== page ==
Black wasps, also called paper wasps, are the most common species of wasp found near structures like houses and schools, and it is important to know how to exterminate them. The typical paper wasp is about three quarters of an inch long with a reddish-brown, dark brown, or black color and yellow markings on its abdomen. This type of wasp makes paper, open-cell nests, usually under building overhangs. While often a nuisance when they are around humans, paper wasps are considered to be beneficial to agriculture because they feed on various types of worms and caterpillars and they do not scavenge.
Paper wasps are social insects. They live in colonies that have workers, queens, and males. The adult paper wasp feeds on nectar and other sugary solutions, such as the juices of ripe fruits, and on insects like caterpillars and flies. These wasps have lance-like stingers and can sting multiple times.
The safest course of action when dealing with wasps is to wait until the nests are abandoned in the autumn, at which point you can remove the nest without risking being stung by hordes of angry wasps. Worker wasps are killed after a hard frost or after several light frosts.
Sometimes, however, it may be necessary to rid your domicile of a nest when it is active. The best time to do this is in June, after the queen has established her colony but before the colony has grown to any considerable size. However, because nests this early in the season are so small, they are often difficult to locate. Nests can be destroyed using any insecticide marketed for that purpose. Spraying insecticides is most effective when done during the late evening or a cool period in the early morning; these are times when wasps do not fly readily and most foragers have returned to the colony. Wasps have difficulty flying when the temperature is below 50 degrees Fahrenheit.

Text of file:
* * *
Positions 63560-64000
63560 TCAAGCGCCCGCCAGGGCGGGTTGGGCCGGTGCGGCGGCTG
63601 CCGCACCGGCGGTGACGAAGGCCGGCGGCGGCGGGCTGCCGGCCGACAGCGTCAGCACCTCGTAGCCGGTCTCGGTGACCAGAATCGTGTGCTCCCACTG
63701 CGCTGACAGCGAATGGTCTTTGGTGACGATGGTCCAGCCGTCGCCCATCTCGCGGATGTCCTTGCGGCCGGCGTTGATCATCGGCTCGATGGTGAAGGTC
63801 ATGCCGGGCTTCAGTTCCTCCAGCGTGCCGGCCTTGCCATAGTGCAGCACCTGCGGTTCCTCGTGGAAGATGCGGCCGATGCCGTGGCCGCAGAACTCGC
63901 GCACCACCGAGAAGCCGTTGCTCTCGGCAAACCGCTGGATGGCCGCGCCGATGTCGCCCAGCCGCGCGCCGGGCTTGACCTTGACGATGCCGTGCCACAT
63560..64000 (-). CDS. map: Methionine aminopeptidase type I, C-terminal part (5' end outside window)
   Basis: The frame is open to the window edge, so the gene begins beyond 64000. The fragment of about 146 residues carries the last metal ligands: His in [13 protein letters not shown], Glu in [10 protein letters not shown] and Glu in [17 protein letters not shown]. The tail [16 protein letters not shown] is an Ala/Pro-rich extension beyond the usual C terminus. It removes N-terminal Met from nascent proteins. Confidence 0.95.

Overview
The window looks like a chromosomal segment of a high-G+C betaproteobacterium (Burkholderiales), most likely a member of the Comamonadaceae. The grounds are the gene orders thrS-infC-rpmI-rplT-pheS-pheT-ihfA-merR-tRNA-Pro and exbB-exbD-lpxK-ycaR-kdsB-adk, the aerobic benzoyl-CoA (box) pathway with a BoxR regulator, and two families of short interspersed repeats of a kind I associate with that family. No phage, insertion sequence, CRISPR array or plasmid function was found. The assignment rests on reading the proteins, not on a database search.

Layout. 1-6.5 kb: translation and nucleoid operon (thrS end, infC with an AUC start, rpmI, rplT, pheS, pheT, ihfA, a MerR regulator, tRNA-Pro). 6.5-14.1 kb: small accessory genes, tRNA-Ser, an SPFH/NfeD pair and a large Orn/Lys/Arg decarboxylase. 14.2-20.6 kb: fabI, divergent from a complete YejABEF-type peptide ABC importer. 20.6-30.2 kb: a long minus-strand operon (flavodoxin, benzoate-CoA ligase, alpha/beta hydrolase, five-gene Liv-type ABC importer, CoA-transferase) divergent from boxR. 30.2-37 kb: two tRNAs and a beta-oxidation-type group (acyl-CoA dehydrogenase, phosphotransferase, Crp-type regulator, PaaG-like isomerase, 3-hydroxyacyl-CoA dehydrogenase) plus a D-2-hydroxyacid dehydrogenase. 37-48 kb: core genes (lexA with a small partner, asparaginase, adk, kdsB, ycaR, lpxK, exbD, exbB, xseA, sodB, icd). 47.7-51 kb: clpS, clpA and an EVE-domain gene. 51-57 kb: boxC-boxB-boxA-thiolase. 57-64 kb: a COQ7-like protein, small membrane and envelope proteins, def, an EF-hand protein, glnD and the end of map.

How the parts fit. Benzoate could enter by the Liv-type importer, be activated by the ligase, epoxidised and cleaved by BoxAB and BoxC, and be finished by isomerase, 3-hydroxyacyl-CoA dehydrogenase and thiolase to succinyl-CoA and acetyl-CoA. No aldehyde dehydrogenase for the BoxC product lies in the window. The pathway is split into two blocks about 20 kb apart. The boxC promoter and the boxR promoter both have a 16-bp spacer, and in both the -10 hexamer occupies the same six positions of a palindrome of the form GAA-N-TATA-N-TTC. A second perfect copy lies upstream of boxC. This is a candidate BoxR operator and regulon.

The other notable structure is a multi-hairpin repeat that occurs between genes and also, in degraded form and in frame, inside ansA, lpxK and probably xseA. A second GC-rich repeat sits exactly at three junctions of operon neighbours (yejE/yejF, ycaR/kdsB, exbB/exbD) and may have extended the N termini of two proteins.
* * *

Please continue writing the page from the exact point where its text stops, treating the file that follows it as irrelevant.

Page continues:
Look for insecticides with active ingredients like permethrin, deltamethrin, bifenthrin, deltamethrin, tetramethrin, esfenvalerage, and allethrin. When spraying insecticides, always ensure that you are exercising the utmost caution. Wear safety goggles and rubber gloves when spraying the insecticide. Do not spray it toward the house. Ensure that you have a clear exit route so that you may leave the area immediately after spraying the nest.
If the nest is high up, spray in a sweeping motion so that you can clear the area of any wasps guarding the nest, then direct the stream into the entrance hole at the bottom of the nest. If you notice no activity around the nest the day after you spray it, you can probably remove it. If you notice activity, repeat the entire process in three-day intervals until activity ceases.
Commercially available wasp traps are effective only for yellow jackets. However, they will not assist you in ridding your home of black or paper wasps.